The Canadian federal court clarified that in the visa application process, officers don’t have to consider criminal rehabilitation unless the applicant directly prompts them.

The case of Ms. Bello, who has a UK criminal background, stands out. The court backed the visa officer’s decision to deny her permanent residency in Canada. Notably, Ms. Bello didn’t undergo the rehabilitation assessment but instead appealed for an exemption based on humanitarian and compassionate reasons.

This decision highlights that Canadian visa officers don’t automatically assess rehabilitation for those with severe criminal records. The applicant must clearly specify this request in their application.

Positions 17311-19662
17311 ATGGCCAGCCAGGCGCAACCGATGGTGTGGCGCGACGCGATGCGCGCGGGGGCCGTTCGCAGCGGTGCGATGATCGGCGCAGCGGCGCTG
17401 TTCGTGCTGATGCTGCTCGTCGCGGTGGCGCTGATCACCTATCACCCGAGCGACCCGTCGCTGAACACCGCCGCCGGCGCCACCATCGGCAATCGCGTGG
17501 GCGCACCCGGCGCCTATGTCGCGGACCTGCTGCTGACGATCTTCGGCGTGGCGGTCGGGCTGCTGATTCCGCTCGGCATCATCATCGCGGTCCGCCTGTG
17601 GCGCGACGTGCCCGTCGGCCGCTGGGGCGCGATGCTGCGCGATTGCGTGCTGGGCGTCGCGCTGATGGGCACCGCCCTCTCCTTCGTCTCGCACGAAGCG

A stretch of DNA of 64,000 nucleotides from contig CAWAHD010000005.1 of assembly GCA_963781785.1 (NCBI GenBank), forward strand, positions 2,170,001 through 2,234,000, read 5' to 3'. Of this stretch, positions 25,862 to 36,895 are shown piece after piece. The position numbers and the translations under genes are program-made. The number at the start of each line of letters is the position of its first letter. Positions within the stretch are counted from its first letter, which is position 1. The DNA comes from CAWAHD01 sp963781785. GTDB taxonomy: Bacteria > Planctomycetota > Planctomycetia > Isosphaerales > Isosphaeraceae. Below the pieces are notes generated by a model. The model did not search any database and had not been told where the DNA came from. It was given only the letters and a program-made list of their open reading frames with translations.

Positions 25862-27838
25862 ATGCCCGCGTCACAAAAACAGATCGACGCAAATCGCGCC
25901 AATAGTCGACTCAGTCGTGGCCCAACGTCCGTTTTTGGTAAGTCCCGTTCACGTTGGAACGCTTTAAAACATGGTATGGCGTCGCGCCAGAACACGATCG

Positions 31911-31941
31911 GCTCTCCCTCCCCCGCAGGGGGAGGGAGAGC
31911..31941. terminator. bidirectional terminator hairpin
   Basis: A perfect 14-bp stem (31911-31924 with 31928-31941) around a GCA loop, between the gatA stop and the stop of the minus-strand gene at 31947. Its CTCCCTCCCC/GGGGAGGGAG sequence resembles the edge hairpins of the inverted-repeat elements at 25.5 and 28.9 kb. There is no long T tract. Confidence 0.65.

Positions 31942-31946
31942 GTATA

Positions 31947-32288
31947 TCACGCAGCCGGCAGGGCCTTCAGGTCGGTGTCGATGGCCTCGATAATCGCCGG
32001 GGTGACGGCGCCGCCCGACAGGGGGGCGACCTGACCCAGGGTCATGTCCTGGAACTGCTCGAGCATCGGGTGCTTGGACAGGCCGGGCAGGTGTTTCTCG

For those addressing criminal inadmissibility in Canada, three primary avenues exist:

  • Temporary Resident Permit (TRP): This pathway allows short-term entry into Canada, often up to three years, based on a strong reason for entry.
  • Criminal Rehabilitation: This approach clears previous criminal offenses, enabling entry into Canada. Specific criteria govern it, including a five-year wait after serving the sentence.
  • Legal Opinion Letter: Experienced Canadian immigration attorneys write this document. It explains the consequences of a criminal conviction in the immigration scenario, helping officials determine its effects on admissibility.